So, I noticed this so called Easter gift giving trend when my dear Mother in Law would wrap a gift which usually consisted of a new piece of clothing, a book and a small bunny shaped egg for my children.

As lovely as the idea was, it become quite costly when child number two then three came along and now child number four.

We can all probably agree that yummy chocolates are a must at Easter and can be done so without the worry of overloading your kiddies with too much chocolate.

Following in the tradition of said Mother in Law, adopting the small choc and gift combo or just an Easter inspired gift without chocolate can be a really delightful way to spread the Easter joy. Whether it be a small token gift if buying for an army or if you are wanting to amp it up and spend a little more we have a couple of ideas in our Easter Inspired Collection in store now.

Starting from as little as $7 here are our top picks:

Growing Pet Easter Egg $7

bunny egg 2

Jumbo Growing Dinosaur Eggs $8.95

small jumbo egg

Sonny Angel Easter Limited Edition 2016 $17.95

easter sonny angel

Projector Domes available in Earth or Moon $24.95

moon domeearth dome

Eggling Crack and Grow Lavender $24.95


Chuppon Rabbit Wild Strawberry $24.95


Team any of those up with a chocolate surprise and you have a winning Easter gift.

Go healthy if you wish and eliminate the chocolate altogether.


We almost always end up with too much chocolate eggs at Easter even when we try  and be good and hold back on the chocky egg buying, so a complete hiatus of chocolate would be just darn right impossible.

So if you are faced with the dilemma of not wanting to allow your children to overindulge with chocolate heaveness (if that’s even a word, I’m pretty sure it’s not, but I like it!) you could always take one for the team.

And while I take another bite of my Cadbury Cream Egg I applaud you for taking the overload of your kids chocolate eggs and shoving those yummy morsels into your gob and breaking that diet just one more time.

All in the name of Glorious National Day of Chocolate, aka Easter!

See you back here soon.

Happy Easter






The Importance of Learn through Play

Written by Jacqui Gilchrist


I am no expert when it comes to Toys but I have had the privilege to assist many customers with finding the ideal toy to suit their childs needs in my own toy store.

As the toy store is approaching it’s second anniversary I started asking myself some serious questions.

Here I share with you my personal Q’s and A’s…

Do I love my job?

Yes I do! But not because of the obvious things like testing toys and being in a really awesome and fun environment.

I love what I do because of what I learn daily in this business.

As a mum of 4 with children aged from 11 months to 9 years I often wonder what makes our children want to play with toys and why are they not just happy to watch the TV or in mums case an episode of Real Housewives of Melbourne or Call the Midwife (this depending on my mood for either the dramatic over the top craziness of a woman having a baby or dramatic over the top women acting like babies).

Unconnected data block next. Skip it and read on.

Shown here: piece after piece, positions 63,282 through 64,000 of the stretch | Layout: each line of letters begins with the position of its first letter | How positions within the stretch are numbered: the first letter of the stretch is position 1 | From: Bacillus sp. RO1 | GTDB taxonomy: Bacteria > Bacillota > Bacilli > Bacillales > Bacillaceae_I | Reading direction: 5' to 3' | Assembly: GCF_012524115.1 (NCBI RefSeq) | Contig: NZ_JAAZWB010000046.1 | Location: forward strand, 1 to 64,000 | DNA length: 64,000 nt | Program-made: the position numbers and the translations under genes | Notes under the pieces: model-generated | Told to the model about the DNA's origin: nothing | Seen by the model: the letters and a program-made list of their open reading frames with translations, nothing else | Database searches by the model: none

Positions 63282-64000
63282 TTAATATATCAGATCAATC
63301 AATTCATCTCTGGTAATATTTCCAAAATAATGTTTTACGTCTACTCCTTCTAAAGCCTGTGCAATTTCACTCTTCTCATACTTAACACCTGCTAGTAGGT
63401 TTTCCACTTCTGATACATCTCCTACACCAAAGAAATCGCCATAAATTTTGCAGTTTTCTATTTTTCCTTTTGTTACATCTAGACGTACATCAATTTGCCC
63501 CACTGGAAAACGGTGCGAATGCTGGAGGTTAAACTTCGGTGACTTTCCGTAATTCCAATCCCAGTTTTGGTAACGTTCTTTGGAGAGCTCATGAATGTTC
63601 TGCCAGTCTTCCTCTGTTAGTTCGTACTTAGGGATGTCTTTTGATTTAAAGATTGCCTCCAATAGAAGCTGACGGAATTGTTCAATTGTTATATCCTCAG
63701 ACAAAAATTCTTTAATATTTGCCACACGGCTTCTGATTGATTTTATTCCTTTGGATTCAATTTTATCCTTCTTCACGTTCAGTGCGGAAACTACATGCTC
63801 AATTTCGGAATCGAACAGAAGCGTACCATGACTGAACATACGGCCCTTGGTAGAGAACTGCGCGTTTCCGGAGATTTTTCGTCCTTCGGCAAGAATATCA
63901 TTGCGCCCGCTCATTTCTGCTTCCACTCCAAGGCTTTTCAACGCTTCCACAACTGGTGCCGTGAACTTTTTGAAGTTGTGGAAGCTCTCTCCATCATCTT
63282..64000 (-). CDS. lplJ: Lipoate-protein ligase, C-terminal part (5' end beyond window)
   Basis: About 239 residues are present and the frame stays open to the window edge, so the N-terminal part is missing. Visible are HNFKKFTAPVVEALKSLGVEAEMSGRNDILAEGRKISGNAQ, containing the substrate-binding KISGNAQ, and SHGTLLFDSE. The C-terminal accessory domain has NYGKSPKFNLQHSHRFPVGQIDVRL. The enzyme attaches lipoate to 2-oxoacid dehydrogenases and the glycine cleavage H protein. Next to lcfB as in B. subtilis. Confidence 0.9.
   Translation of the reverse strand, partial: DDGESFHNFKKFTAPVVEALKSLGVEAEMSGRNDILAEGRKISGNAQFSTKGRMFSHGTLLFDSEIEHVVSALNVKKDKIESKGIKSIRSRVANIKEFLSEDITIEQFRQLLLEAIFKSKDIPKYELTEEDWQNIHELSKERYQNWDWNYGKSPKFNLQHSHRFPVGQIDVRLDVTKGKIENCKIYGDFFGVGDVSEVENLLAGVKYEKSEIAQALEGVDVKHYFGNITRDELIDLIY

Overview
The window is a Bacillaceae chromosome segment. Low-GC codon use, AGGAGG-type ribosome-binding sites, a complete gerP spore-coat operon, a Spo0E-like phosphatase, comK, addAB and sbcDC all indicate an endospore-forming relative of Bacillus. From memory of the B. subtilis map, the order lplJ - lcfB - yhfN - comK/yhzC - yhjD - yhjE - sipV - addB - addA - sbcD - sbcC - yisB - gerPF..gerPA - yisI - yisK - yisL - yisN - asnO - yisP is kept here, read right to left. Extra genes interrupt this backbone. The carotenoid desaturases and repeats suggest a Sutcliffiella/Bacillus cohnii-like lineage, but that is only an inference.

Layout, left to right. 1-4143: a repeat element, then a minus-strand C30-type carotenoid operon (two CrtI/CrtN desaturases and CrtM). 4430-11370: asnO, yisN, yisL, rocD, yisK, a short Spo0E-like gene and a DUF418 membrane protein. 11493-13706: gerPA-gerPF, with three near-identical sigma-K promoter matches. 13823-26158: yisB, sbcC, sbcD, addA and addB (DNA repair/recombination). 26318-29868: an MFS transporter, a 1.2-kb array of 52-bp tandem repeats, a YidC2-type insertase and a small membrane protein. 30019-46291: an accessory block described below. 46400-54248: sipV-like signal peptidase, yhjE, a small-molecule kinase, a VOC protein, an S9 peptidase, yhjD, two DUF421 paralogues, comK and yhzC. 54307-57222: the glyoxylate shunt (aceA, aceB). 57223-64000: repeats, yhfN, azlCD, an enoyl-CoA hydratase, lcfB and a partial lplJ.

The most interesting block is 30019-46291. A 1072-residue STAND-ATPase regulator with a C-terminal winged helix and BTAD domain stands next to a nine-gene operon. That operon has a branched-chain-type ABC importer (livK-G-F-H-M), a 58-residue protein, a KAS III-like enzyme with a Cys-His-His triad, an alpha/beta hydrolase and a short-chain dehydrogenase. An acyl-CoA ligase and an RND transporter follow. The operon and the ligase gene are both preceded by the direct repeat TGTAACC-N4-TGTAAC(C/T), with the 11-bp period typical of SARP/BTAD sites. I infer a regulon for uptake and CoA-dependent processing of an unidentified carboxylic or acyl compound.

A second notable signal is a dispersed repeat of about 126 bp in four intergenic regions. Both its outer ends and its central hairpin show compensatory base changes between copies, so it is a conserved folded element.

The curious minds of our wee little bairns is much more than sitting them in front of the television staring wide eyed at 4 people dancing and singing in bright coloured skivvys, or a sheep that can’t speak but goes to school with text books and manages to annoy all his other farm animal school mates.

This “curiosity” starts from birth and continues to grow as our children do.

As their senses develop so does the need for exploration.

Bright coloured objects, ones that flash, ones that don’t, some make noise, others move or roll, then there are those that feel soft as pillows or has sharp edges.


But what are toys?

If I had a dollar for each time an adult walked into my store saying “I wish I was a kid again”

We never lose our emotions or the momories of those emotions.

Where we often forget some events in our lives for many different reasons, we almost always remember those very little moments from our childhoods like the time I was two and I had the measles and my Grandma came to visit me with a new Mr Men toy (Mr Strong to be precise, and yes I do remember everything about that toy) that walked when wound up.

This uber skill of remembering things as a child may all well be because of the innocence of a child’s mind that just wants to explore and soak up everything about that toy or moment. What they learn about a toy stays with them and is then transferred into “reusable” knowledge for the next toy or activity that the child engages in.

Do I really believe that children learn through play?

Yes 100% I do!

More and more kindergartens and primary schools in Western Australia have adopted the learn through play philosophy which speaks volumes for our education system.

I have seen it with my own children and I (OK maybe a little biased here, I know!) have seen how my littlies take on activities like little Einsteins. They are confident and want to know more. Their little eyes widen with excitement when Mr Maker is on the telly making a Spooky Castle with toilet roll cylinders and paint (OK possibly boring to us adults and cue the whole “mum can we make this” carry on as as mum’s eye’s roll as she heads over to the art and craft box aka the milk crate in the shed).